I’ve strung together many words over the long span of my career as a journalist and, more recently, novelist. It would not be hyperbole to say that several million sentences have appeared in print under my name, though how many specifically would be anyone’s guess.
In truth, there have been few sentences I ever constructed that I reread weeks, months or years later and didn’t cringe at, at least a little. Anyone who takes the craft of writing seriously knows their work can nearly always be improved with one more draft, tighter and more precise prose, more polishing. The problem is that once your sentences appear in a newspaper, magazine or book, they’re out there for better or worse, for all the universe to see and judge, forever, and at that point, there’s not a damn thing you can do to make what you’ve written better, even though you wish you could. It’s why I have always loved building things.
To construct anything of substance requires commitment, precision, and attention to detail. Crafting a novel is no different. But in construction, unlike writing, there is no tinkering after the fact. There’s permanence in the end result. What’s done is done, and only you can discern the flaws in the work–unlike writing, where everyone rightfully is a critic.
My love of working with my hands began long before my love of stringing together sentences. I was about five when my father, a commercial artist-turned-street cop who carved wooden gunstocks in his off-time, began letting me play with his many handsaws, chisels, and files. In grade school, I often doodled sketches of what my own work bench might look like one day, and where each tool would go. In high school, I did well enough academically that my classmates voted me “Most Likely to Succeed”. What none of them knew was that my favorite class was woodshop, where I built what may have been the most rickety, un-level, free-standing bookshelf ever made. I’d like to think my skills have improved since then with much practice and plenty of trial and error.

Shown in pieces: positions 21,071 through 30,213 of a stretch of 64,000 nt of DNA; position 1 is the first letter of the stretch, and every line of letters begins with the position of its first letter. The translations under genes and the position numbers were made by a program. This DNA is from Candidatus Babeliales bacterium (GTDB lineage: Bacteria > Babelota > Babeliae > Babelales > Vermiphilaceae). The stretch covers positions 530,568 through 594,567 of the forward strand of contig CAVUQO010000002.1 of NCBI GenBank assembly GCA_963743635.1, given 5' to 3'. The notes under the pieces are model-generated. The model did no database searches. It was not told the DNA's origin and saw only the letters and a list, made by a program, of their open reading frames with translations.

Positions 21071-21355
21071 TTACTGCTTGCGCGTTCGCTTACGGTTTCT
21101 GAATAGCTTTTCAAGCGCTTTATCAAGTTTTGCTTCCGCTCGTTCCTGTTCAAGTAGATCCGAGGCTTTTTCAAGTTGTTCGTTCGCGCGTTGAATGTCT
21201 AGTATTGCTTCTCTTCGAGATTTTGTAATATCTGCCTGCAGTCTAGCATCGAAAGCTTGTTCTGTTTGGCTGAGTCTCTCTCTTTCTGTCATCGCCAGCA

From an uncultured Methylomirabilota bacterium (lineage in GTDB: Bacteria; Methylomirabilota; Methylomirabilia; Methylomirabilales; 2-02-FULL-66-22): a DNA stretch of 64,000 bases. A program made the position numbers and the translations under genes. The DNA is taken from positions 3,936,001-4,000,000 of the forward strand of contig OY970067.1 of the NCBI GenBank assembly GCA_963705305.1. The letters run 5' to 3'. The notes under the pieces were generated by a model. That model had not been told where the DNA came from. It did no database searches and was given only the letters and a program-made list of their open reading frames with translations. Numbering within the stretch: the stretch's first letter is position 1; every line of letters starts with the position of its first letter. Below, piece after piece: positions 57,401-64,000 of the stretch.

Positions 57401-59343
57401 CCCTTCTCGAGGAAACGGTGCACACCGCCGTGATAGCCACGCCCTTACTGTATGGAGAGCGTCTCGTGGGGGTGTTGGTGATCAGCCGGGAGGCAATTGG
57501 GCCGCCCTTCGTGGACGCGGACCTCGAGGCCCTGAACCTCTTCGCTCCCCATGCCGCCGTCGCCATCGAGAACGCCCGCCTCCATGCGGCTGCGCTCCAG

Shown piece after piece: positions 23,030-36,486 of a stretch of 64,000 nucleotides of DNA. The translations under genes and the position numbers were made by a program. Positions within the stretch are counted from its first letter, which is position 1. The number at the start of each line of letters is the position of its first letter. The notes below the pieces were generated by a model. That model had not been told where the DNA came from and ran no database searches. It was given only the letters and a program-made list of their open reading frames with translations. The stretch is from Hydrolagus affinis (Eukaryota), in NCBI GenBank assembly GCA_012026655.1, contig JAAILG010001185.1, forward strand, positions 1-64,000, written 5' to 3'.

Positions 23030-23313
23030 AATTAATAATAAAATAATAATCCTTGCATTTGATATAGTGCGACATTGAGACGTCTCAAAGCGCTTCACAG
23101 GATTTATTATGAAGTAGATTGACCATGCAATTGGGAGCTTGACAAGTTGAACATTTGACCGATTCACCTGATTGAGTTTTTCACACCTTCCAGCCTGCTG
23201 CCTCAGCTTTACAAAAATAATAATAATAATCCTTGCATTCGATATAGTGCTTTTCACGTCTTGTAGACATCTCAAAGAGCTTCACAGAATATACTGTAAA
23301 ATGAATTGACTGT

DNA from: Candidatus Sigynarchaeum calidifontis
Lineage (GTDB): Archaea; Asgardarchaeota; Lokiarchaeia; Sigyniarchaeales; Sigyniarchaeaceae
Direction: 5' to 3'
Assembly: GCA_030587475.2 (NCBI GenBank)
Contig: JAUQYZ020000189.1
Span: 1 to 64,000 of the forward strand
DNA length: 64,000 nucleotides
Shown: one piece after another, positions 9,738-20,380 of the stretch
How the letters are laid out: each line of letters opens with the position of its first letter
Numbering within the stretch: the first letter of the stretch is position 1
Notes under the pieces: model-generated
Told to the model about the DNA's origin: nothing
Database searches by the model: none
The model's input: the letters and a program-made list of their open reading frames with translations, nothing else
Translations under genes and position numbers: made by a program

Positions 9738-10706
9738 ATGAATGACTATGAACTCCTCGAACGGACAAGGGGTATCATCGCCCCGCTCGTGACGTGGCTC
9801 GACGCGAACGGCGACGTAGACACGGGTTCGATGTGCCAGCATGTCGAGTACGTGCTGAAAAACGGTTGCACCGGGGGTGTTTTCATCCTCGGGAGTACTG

You might ask, “Well, if the guy enjoys building things so much, why didn’t he do it for a living?” Two reasons, both of which I learned the hard way during brief stints as a teenager toiling on crews installing chain-link fencing and pouring cement driveways. The first lesson is that physical labor is hard work. You bake in the summer and freeze in winter, and every day your body takes a beating. The second reason is that many people who end up hiring you don’t appreciate the grueling demands of the job. They will complain for the slightest reason about the quality of your work and grind you for every nickel. Life is too short; such people are best avoided.
I used to fantasize about spending a summer building a kit cabin somewhere in Colorado, where I grew up. My wife and I would buy a sweet piece of land somewhere high in the mountains and have the kit trucked in. We would sleep in a tent amid the pines while I spent each day constructing our log retreat. She, however, wasn’t crazy about the idea. Neither was my lower back, if I’m being honest about things.. After we moved to beautiful Santa Barbara and found the home of our dreams, the idea faded. Life takes its turns.
I’m currently building a small cottage that will be used as a home gym. In fact, I’m writing this blog post after a day of framing. Part of me feels a bit guilty about that. What I really should be doing these days is finishing editing The Impossible Turn, my eighth Cordell Logan mystery, before turning my attention to the notes I expect to receive next month from my publishers on revisions to Deep Fury, the seventh Logan mystery, which is scheduled for release in late 2024. But when the sun is shining, the birds are singing, my airplane is in the shop, and there are nails to be pounded, I find it impossible to sit inside at my desk all day and tinker with words. I promise I’ll get to the editing. But not until the drywall gets hung.